August 13, 2020 – Sue Geliebter has lost three beloved golden retrievers to cancer, and that was three heartbreaks too many. That’s why today she’s a donor to Morris Animal Foundation, supporting work to stop the diseases that took her own dogs too young, so that others can have longer, healthier lives. She’s also encouraging others to donate to the Foundation’s National Dog Day campaign, which runs the entire month of August and raises funds for the Foundation’s canine health research programs.
“I want them to live. It’s a tragedy that we develop these wonderful relationships and some dogs are taken away so soon. I hope we find some answers,” Sue said.
She first learned golden retrievers have a higher incidence of cancer while her first golden retriever, Charlie, was being treated for an oral cancer. Her second golden, Puma, developed meningioma, a brain tumor. Surgery to remove it only gave Sue another year with him.
When Puma died, Sue’s daughter gave her a golden puppy she named Cooper. Unfortunately, when he was 8 years old, about the same age as when Charlie and Puma died, his veterinarian found a growth in his spleen. Sue took Cooper for radiation and chemotherapy, but stopped when it became too much for him. Six months later, the cancer spread to Cooper’s liver and Sue had to say goodbye again.
“It’s so debilitating to watch your dog go through chemotherapy and debilitating for you,” said Sue. “After that, I said I’d never get another golden.”
Then her friend, and Morris Animal Foundation board member, Jay Mesinger told her about the Foundation and its Golden Retriever Lifetime Study. He also connected her to a golden retriever breeder who was diversifying their dogs’ genetic line with a sire from Scotland. Hope was renewed and that’s when Sue brought home the newest addition to her family – Wallis.
“The research sounded so interesting, especially the Study,” Sue said. “Unfortunately, its enrollment had already closed so Wallis couldn’t join, but I knew I still had to support it. I think it’s great.”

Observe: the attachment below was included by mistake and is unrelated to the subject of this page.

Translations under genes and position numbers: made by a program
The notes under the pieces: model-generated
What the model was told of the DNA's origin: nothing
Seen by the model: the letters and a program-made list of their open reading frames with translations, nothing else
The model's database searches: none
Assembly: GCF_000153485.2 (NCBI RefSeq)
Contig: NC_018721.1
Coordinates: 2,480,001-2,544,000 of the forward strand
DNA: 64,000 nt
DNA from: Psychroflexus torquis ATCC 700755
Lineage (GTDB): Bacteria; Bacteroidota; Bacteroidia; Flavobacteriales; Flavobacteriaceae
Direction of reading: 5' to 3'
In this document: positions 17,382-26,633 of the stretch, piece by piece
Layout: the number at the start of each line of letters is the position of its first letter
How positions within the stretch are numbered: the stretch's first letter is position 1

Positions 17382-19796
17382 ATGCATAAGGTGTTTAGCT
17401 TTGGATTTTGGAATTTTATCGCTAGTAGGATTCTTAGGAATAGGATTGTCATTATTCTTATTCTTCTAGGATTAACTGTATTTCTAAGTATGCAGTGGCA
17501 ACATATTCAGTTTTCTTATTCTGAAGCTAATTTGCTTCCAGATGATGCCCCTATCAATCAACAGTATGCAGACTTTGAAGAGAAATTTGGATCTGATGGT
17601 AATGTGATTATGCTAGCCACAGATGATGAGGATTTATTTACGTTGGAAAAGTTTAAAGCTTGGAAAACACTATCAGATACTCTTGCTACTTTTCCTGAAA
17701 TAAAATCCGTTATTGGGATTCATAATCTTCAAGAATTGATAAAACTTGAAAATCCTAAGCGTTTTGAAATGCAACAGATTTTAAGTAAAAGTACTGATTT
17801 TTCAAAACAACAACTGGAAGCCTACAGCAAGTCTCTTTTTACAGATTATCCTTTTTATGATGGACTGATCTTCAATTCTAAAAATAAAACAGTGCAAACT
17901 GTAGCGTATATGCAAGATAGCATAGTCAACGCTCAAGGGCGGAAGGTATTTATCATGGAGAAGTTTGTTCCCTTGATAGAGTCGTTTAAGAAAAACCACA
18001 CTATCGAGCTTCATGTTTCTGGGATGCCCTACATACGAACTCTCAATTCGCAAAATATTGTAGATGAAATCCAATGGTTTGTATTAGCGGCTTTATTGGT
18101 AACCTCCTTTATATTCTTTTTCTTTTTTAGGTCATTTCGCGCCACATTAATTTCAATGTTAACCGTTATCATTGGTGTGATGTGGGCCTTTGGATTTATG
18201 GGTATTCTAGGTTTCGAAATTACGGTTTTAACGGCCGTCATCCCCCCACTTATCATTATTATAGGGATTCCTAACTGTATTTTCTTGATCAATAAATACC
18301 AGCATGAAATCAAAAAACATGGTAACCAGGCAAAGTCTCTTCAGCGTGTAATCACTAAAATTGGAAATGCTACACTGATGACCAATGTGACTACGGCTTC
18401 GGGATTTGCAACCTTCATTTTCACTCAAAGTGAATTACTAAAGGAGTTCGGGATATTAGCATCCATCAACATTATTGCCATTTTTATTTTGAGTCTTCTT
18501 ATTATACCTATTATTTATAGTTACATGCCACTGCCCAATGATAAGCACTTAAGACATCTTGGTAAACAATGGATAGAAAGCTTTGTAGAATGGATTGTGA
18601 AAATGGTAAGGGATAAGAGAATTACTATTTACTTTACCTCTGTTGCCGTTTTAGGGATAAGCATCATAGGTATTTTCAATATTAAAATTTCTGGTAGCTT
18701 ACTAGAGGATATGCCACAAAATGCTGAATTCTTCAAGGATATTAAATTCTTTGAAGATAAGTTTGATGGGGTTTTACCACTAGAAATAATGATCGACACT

The Golden Retriever Lifetime Study is one of the largest, most comprehensive canine health studies in the United States. Following more than 3,000 golden retrievers throughout their lives, it seeks to identify the nutritional, environmental, lifestyle and genetic risk factors for cancer and other diseases in dogs.
Morris Animal Foundation and its supporters also have made hundreds of other canine cancer studies possible, including investigations into cancers like the ones that afflicted Sue’s first two golden retrievers. One current study out of Colorado State University is testing a new imaging technique that could significantly improve the ability to diagnose the disease’s spread to lymph nodes in dogs with head and neck tumors. If successful, it could help guide therapeutic decisions for canine cancer patients.
Sue is making a difference for the dogs she loves. And, during our National Dog Day campaign, you can join Sue by making a gift to support canine health research at Morris Animal Foundation. Even better, now through the end of August, every gift will be matched dollar for dollar, up to $50,000, thanks to an anonymous, dog-loving donor. That means your gift will go twice as far to help dogs everywhere!